If you engage in social media at all you’ve likely seen fake news sites. Maybe you’ve even read a few and thought, wow, is that for real? After all, they’re not called “click bait” for nothing.
After the election last November, legitimate news sources warned us of fake news sources and offered tips to keep us from being duped and perpetuating the sensationalism.
Well, it might surprise you that there is a lot of fake gardening news out there, too. Mainly it comes in the form of advice dispersed through legitimate-looking websites and books from probably well-meaning gardening experts. Google “garden myths” and be amazed.
Just today while researching for this article I saw a website touting the virtues of hydrogen peroxide in the garden. “A great fertilizer,” it said. “It oxygenates plant roots.” Truth or myth?
The advice isn’t limited to books and social media. Sometimes nursery clerks will make suggestions for products we don’t need. If we’re new to gardening or haven’t done our homework, we might fall for it.
While gardeners are all for taking shortcuts, saving money, and working smarter, not harder, we must be careful to not believe everything we’re told, and remember the adage, “If it seems too good to be true, it probably is.”
I remember back in 2002 when I took the Oregon State University Extension Service Master Gardener courses and graduated with Master Gardener credentials. One of the things about the program that appealed to me was that I was getting information that was tested in a science-based university setting with no biases or vested monetary interests. To me, that meant I could trust the advice.
I remember learning that if I’m going to plant a balled and burlapped shrub or tree, I must remove the burlap and shake the existing dirt off the root ball before planting. I also remember learning that using a sealant on freshly-cut tree limbs will actually impede the healing process, not improve it. I learned that if I purchase ladybugs to combat my aphid issues, I can expect many of said ladybugs to fly away home or at least to the neighbor’s garden since they much prefer to dine alone. And I learned that the jury is still out on whether compost tea actually works.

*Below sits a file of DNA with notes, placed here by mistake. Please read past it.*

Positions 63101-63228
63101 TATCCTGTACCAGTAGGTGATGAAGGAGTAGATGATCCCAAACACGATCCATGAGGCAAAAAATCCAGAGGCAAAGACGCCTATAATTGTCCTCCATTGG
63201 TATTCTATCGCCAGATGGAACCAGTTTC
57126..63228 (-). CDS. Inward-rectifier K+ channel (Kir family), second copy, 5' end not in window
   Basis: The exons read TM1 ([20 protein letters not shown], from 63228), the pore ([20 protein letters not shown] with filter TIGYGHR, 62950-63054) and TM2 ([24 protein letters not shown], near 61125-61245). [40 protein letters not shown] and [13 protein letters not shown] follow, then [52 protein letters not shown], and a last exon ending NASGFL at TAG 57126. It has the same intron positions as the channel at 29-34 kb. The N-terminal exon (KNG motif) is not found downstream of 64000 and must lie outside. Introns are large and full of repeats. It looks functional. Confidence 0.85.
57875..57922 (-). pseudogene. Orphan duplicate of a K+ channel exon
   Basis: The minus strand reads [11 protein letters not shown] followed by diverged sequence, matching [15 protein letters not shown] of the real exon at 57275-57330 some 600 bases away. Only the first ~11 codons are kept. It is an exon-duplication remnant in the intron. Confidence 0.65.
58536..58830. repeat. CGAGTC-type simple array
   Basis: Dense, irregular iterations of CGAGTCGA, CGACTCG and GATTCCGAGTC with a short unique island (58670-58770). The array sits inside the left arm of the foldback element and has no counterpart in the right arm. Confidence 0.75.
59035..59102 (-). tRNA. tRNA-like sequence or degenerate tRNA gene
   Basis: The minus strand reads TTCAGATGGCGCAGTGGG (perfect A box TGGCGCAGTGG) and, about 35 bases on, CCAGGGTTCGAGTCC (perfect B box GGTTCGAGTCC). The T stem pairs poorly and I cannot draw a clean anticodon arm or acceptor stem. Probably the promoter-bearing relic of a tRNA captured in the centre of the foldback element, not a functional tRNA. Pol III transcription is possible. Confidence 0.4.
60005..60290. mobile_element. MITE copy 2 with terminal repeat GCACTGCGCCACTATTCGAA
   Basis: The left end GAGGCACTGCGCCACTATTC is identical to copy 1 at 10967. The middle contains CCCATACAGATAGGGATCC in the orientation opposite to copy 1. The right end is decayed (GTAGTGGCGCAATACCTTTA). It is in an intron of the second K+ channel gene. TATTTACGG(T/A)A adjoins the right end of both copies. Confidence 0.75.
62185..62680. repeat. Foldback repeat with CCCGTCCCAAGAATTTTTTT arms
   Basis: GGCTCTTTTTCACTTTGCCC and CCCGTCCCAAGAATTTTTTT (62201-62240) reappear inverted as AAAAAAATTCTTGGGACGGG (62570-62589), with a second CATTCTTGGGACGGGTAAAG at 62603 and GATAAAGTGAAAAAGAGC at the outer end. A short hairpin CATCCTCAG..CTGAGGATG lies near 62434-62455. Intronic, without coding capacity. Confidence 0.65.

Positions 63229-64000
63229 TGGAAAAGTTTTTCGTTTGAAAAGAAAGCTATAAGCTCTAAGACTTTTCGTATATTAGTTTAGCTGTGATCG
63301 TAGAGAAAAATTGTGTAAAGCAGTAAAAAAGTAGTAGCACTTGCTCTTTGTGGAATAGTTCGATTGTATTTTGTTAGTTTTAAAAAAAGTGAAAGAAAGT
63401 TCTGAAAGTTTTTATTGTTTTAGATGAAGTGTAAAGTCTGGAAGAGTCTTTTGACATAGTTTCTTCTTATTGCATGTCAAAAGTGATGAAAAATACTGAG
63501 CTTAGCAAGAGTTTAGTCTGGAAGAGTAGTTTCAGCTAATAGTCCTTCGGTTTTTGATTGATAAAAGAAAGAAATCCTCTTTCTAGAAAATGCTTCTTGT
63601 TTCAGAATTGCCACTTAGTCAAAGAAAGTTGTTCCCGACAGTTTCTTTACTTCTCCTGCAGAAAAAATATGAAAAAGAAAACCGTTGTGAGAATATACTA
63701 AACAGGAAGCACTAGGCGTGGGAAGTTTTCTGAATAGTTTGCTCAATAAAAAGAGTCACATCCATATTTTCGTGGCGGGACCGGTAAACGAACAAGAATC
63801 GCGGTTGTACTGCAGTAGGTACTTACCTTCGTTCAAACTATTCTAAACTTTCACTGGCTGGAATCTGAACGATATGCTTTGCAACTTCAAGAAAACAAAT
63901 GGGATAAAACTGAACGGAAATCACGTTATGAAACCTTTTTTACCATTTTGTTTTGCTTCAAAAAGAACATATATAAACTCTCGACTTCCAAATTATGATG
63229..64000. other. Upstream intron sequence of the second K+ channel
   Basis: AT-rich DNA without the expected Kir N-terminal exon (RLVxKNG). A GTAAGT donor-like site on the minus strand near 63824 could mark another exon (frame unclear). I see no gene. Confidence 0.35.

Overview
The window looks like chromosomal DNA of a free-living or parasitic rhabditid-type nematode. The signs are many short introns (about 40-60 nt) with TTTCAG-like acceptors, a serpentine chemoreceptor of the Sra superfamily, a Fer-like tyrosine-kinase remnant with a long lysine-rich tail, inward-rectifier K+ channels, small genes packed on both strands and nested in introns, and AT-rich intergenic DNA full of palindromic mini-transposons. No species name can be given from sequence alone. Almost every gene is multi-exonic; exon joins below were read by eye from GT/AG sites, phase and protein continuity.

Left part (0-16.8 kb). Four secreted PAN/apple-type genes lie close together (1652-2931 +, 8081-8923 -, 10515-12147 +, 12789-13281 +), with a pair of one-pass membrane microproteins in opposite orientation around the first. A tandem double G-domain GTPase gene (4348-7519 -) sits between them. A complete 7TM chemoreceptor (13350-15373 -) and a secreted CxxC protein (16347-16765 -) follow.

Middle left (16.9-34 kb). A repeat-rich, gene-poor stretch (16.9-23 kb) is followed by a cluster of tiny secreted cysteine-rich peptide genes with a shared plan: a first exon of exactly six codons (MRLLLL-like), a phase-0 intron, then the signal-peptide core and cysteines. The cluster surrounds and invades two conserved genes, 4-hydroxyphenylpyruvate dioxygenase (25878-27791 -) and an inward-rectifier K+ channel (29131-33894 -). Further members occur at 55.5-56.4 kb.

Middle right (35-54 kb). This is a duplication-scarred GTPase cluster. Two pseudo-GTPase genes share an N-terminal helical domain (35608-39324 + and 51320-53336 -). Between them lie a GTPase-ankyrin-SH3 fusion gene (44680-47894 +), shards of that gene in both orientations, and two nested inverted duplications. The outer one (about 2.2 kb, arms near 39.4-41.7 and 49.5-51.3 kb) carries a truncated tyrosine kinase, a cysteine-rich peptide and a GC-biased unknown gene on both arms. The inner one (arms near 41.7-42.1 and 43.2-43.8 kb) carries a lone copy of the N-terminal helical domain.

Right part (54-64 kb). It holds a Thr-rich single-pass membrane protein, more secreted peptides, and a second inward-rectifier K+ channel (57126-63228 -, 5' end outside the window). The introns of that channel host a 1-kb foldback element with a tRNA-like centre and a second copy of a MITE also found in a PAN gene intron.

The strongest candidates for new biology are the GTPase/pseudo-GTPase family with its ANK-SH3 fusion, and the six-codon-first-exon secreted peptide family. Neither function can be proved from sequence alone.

Which leads me to another important point about science-based information, it’s always evolving. As new information is gathered and tallied it can alter the results. So it’s important to stay up to date.
A fantastic source for garden myth-busting comes from the Washington State University Extension Service, and Linda Chalker-Scott’s The Informed Gardener website. Ms. Chalker-Scott is an associate professor and Extension specialist at WSU. On her website you will find science-based information on everything gardening. Check out her “Horticultural Myths” page where you can learn about everything from proper mulches to how plants work, planting techniques and more. Additionally, she’s got several seasonal podcasts that look fun and interesting. She’s also written three books on the subject of gardening published by the University of Washington Press. For more information, visit articles.extension. org/pages/68911/linda-chalker-scott.
This month, better nurseries will have their bare-root trees and shrubs available for purchase. If you’re looking to plant a tree or shrub, be sure to check out what’s available. You can save money by buying bare root. But don’t delay. Nurseries will soon pot up the bare-root plants which will increase the price.